Every religious denomination runs serious risks when it stresses or emphasises a given element it considers essential to the attainment of its objectives.
Simplifying grossly, for clarity, I maintain that narrow-minded Catholics run risks when they remove the centre of worship from God to the Church.
The Protestant, who still worries about the danger of the New Covenant message being polluted by dogmatic interferences and traditional rituals, runs analogous risks in letting every investigation and interpretation revolve solely around the Scriptures.
The Quaker, who is determined to avoid any programmed and guided form of worship, risks making silence a sine qua non, and to regard it as a value per se.
God, who is universally present in Creation, whose channels of communication are infinite, whose Spirit blows where and when it wills, does not allow himself to be confined within any Church, any tradition, any book, any method of spiritual investigation.
Of these three great instruments of communication between people and God, though each is certainly blessed as such, none can become sacred and substitute for the goal, which is sacred only because it coincides with God.
Silence, like other religious instruments, is a privileged channel, in that it is freed from the stumbling-blocks and the excesses of sacramental approaches but, like the others, its goal is to flow into the Ocean of the Spirit, the only One that can effectively bless its instrumentality: that is, humble service that simply makes easier the meeting between humanity and the Father of all, for the rebuilding of a relationship that for a hundred and one reasons has been broken off.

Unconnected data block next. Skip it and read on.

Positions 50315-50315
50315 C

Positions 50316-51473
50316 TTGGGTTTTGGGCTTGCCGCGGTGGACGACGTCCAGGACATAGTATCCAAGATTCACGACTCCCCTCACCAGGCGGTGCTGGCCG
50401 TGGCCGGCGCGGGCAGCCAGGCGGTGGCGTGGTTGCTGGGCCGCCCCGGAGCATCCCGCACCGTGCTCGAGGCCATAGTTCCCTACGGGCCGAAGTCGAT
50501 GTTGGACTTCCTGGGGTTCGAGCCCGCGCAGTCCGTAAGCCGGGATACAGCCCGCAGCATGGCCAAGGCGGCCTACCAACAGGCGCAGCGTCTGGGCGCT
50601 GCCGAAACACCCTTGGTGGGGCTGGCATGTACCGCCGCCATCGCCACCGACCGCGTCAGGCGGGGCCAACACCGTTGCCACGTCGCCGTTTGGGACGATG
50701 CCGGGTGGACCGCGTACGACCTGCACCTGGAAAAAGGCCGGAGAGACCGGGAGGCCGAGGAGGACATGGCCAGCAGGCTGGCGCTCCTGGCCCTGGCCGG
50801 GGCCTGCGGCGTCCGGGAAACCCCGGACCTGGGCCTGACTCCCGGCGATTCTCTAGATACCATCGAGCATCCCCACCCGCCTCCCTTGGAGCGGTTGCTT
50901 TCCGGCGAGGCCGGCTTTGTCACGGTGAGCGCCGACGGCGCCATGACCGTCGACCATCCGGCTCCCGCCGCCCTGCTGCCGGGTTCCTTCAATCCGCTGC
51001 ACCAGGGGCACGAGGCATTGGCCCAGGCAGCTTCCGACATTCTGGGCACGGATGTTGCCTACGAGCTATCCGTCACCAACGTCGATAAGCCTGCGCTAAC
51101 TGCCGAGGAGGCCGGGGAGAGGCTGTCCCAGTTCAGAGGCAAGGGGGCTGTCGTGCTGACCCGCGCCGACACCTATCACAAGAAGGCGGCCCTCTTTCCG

Everything else, however precious, should be kept within its natural limits to prevent it encroaching on God's own space.
The steps of a stairway leading to Heaven are not as sacred as Heaven, and are not to be kissed: they are rather to be kept clean, tidy and without embellishment; they are to be rebuilt if time has corrupted them; they are to be pointed out to those who do not know their use as a way by which may pass every Prodigal Son.
The opposite, that is the overemphasis on the means -- even though essential to developing knowledge and to listening -- leads to one or other form of idolatry -- an ever present pitfall for frail human kind, who are often ready to mistake the means for the end.
Rome, 12 VII 1987
Each soul is potentially divine. The goal is to manifest this divine within by controlling nature, external and internal. Do this either by work, or worship or psychic control, or philosophy - by one, or more or all of these - and be free. This is the whole of religion. Doctrines, or dogmas; rituals, or books, or temples, or forms, are but secondary details.
Raja Yoga, from Swami Vivekananda, The Practice of Yoga
Prisons are built with stones of law, brothels with bricks of religion.
William Blake, The Marriage of Heaven and Hell.
Please send any suggestions for alternative translations of any of these meditations to Simon Grant.